That’s why we’ve teamed up with expert dog behaviourist Nick Jones and vet Brian Faulkner to bring you essential information about each breed’s temperament, exercise and grooming requirements as well as common health conditions they're prone to.
From family favourites to perfect city dogs, browse our breed profiles for expert advice on temperament, health conditions, exercise requirements and more.
Each and every breed comes with it’s own unique needs. Some dogs need a lot of exercise and training, while others might require daily grooming. Many dog breeds also have specific charateristics and traits which affect how well they thrive in different environements. To help you understand the best breeds to fit into your routine, we’ve compiled a few examples of lifestyles and a few of the breeds that might be a good match.
If you enjoy outdoor pursuits and are looking for a companion, the Border Collie – with its stamina, intelligence and agility – is a good choice. But this herding breed will also require a lot of mental stimulation and time commitment from its owner. The confident Golden Retriever and the personable Cockapoo are also great choices for people who will enjoy getting out and about with their dog.
When choosing a family pet, it’s important to find a breed that will easily fit in, especially if you have children or other pets. Labradors are playful, obedient and get on well with children and other animals, but they do need plenty of exercise so are best suited to active families. Cocker Spaniels and Cavalier King Charles Spaniels also make friendly, playful companions who love people.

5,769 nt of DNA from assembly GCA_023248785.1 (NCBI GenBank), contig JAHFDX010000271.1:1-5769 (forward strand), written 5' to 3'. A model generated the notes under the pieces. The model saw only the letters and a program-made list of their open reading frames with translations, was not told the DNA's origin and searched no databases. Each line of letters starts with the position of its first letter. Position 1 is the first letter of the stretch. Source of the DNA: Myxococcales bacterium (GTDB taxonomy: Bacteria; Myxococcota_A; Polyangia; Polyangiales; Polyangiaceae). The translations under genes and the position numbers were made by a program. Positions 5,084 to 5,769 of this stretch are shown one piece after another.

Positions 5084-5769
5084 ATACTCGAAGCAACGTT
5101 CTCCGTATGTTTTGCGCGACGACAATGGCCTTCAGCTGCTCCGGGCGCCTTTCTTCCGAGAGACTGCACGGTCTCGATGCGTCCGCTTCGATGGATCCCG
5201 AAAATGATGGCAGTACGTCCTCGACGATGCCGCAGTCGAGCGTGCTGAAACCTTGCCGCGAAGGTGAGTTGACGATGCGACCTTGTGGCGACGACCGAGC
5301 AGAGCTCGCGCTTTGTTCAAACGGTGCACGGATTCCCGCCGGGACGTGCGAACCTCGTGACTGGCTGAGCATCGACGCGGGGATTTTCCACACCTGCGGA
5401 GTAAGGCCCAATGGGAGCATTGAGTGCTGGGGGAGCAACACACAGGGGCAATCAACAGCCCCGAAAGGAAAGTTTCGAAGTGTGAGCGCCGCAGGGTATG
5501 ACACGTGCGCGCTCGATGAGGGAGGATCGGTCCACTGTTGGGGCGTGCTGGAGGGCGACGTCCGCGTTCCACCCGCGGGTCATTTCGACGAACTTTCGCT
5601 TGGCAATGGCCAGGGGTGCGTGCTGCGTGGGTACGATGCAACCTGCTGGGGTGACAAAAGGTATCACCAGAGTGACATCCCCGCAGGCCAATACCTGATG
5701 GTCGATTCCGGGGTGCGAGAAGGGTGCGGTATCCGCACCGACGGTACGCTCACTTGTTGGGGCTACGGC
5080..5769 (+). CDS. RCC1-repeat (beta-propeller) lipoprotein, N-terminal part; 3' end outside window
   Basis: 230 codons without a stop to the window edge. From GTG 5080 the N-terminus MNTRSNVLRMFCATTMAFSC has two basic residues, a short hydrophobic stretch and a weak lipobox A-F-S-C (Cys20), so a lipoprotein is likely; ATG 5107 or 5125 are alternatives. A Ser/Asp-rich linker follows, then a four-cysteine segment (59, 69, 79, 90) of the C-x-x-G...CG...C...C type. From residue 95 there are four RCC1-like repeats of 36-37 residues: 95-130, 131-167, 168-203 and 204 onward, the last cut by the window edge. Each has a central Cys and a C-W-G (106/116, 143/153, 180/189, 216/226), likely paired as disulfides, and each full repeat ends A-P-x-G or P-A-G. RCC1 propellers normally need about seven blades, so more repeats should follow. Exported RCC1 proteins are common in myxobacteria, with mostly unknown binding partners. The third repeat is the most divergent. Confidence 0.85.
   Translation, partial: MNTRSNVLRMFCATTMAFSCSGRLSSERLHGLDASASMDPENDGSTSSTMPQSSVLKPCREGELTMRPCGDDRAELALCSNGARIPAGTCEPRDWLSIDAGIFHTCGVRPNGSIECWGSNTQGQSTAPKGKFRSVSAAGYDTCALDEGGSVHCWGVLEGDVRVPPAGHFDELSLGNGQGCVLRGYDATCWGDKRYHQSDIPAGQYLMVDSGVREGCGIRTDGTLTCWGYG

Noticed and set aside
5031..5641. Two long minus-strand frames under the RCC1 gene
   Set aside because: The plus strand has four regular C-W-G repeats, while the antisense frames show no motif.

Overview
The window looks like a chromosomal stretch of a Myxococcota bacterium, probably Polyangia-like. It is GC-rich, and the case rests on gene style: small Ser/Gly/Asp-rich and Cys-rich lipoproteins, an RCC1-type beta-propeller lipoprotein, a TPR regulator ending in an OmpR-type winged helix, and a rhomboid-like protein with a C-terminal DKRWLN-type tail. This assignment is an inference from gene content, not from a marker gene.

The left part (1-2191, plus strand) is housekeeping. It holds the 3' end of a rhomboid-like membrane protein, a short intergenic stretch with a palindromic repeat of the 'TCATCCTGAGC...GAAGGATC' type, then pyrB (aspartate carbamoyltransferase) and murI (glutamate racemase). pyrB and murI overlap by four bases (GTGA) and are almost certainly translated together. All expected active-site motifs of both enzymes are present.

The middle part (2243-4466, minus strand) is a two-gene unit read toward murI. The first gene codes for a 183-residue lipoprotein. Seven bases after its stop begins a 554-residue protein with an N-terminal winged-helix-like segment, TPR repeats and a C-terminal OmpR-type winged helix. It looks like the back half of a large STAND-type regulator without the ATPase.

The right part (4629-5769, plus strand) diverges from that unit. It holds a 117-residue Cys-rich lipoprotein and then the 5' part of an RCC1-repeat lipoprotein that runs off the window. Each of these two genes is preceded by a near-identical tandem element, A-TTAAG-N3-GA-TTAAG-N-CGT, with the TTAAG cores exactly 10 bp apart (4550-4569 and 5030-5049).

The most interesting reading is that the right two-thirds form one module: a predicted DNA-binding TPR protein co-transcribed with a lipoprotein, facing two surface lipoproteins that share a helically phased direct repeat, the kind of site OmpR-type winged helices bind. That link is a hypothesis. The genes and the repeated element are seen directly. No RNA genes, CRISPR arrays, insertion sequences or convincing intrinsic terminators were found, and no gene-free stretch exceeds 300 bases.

Certain breeds, such as the Shih Tzu and Dachshund are more suited for city living due to their compact size. They also don’t have the high exercise requirements of more active breeds. If you’re looking for a larger breed, the laid-back Greyhound could also suit an urban lifestyle, as they are happy to relax at home once their walk is over.
It’s possible to have a dog if you work full-time, but you’ll have to be well organised. Many dogs can be trained to stay at home but some breeds, such as the self-assured Border Terrier or the independent Shiba Inu, fare better than others. However, no matter the breed, no dog shouldn’t be routinely left alone for longer than four hours at a time so think carefully about the commitment that getting a dog involves.
Whilst their big, fluffy coats might suggest otherwise, the low-shedding Bichon Frise and Poodle are good choices for those with allergies or sensitivities to animal dander. The Miniature Schnauzer’s low-shedding wiry double-layer coat also makes it a good choice for allergy-prone owners and these dogs require less grooming than their softer-haired counterparts.
For first-time owners it’s ideal to start with an easy to train, low maintenance breed. Low-energy Greyhounds are known to be one of the easiest dogs to take care of, whilst Golden Retrievers and Labradors are gentle, fun-loving and amenable to training. For those looking for a smaller breed, Border Terriers are alert and playful and the Bichon Frise is a good-natured breed, ideal for owners who enjoy brushing a dog.
When you bring a dog into your life you’re accepting responsibility for their long term health and wellbeing. Dog insurance can help cover the cost of veterinary care but it is important to compare cover carefully as not all dog insurance is the same.